If you’re a first home buyer, I’m sorry to have to say this, but this government housing announcement is not going to change the game significantly for you.
I can’t find a single economist who reckons this is a game changer. This is little more than tinkering at the edges.
If you are almost there as a buyer, it might help you a wee bit. It’ll lift the cap on the price of houses you can use a grant for. And it’ll knock a few investors out of competing for the house you want to buy.
But forcing them to pay a bit more tax on rental income and taxing them if they sell within ten years will only put some investors off. It’s not a huge disincentive, because quite frankly, houses are still - even with those changes – a good investment option compared to alternatives.
The best way to describe this is the way the government does, which is that it tilts the playing field towards first home buyers. It makes it slightly easier. But that’s about it.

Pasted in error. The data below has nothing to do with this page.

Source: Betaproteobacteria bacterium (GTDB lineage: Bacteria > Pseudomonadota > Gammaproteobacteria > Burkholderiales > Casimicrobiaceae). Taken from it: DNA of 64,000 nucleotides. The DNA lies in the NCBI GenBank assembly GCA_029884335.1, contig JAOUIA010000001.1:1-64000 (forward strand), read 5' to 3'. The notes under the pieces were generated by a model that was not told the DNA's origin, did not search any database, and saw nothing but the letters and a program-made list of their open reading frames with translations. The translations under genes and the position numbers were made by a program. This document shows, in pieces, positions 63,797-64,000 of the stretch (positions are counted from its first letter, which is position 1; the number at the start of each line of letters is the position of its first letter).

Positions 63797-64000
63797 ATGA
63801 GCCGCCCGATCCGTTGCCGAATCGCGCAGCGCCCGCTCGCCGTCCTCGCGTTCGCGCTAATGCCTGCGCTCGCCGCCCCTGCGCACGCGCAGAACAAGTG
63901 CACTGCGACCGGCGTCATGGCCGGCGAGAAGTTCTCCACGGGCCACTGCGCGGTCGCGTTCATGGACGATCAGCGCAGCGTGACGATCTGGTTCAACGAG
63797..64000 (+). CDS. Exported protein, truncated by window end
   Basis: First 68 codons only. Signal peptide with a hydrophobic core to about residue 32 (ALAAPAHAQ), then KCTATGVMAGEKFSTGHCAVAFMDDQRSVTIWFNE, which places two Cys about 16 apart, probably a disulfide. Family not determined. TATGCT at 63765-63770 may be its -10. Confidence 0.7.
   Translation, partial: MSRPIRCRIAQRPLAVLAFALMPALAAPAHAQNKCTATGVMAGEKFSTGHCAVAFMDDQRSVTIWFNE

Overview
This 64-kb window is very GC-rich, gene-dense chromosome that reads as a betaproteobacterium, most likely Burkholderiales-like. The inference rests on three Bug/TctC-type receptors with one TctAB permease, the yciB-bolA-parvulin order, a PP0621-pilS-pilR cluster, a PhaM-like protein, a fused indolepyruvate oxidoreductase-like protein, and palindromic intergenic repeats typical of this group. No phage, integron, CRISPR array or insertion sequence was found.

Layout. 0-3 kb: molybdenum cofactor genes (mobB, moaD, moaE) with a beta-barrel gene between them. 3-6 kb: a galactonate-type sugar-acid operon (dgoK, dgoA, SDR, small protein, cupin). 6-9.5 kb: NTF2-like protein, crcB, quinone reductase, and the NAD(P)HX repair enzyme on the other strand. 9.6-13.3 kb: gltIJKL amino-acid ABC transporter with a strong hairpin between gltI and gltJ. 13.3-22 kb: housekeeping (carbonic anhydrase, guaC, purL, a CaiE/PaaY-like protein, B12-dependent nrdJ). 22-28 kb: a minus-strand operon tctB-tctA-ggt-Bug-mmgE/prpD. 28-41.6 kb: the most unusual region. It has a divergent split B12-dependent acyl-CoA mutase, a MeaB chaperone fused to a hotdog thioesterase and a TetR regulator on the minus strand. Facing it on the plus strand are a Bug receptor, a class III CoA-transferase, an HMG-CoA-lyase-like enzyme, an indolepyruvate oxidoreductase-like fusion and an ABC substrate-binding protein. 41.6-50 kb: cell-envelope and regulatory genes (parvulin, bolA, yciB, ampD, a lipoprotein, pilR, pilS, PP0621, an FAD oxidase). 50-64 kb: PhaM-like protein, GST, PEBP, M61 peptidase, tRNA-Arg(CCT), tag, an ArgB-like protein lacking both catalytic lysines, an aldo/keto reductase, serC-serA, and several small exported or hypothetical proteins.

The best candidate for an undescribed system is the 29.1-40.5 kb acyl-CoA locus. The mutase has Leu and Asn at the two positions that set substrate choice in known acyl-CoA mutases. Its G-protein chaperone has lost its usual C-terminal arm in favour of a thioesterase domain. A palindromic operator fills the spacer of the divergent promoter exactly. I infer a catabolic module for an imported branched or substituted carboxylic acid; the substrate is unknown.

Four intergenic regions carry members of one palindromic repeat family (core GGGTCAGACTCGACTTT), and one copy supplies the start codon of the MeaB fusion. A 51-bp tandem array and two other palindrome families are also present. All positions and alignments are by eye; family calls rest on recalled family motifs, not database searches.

What’s frustrating about this announcement is that it just doesn’t address the fundamental problems that are driving houses up in price.
We don’t have enough land. We don’t enough builders. Why isn’t there a big bold idea for housing to fix that?
Look, this is almost getting boring due to repetition, but our problem is a lack of supply. Has been for ages. Still is.
You can tax all you like, you can lift caps, you can give grants, but unless we have more houses, not a lot is going to change.
So where’s the big idea? Where’s the boldness – like Fran O’Sullivan said last night - why not bring in thousands of builders from China or Vietnam as she suggested and get cracking on pumping out houses?
Quite frankly, we are probably at the stage where house price inflation now warrants a grand idea like that.
Michael Joseph Savage had a grand idea in the 30s. He pumped out 33,000 state houses for people who didn’t have homes.
We’re probably due the 2021 equivalent of that. But be in doubt: what we saw today is not a grand plan.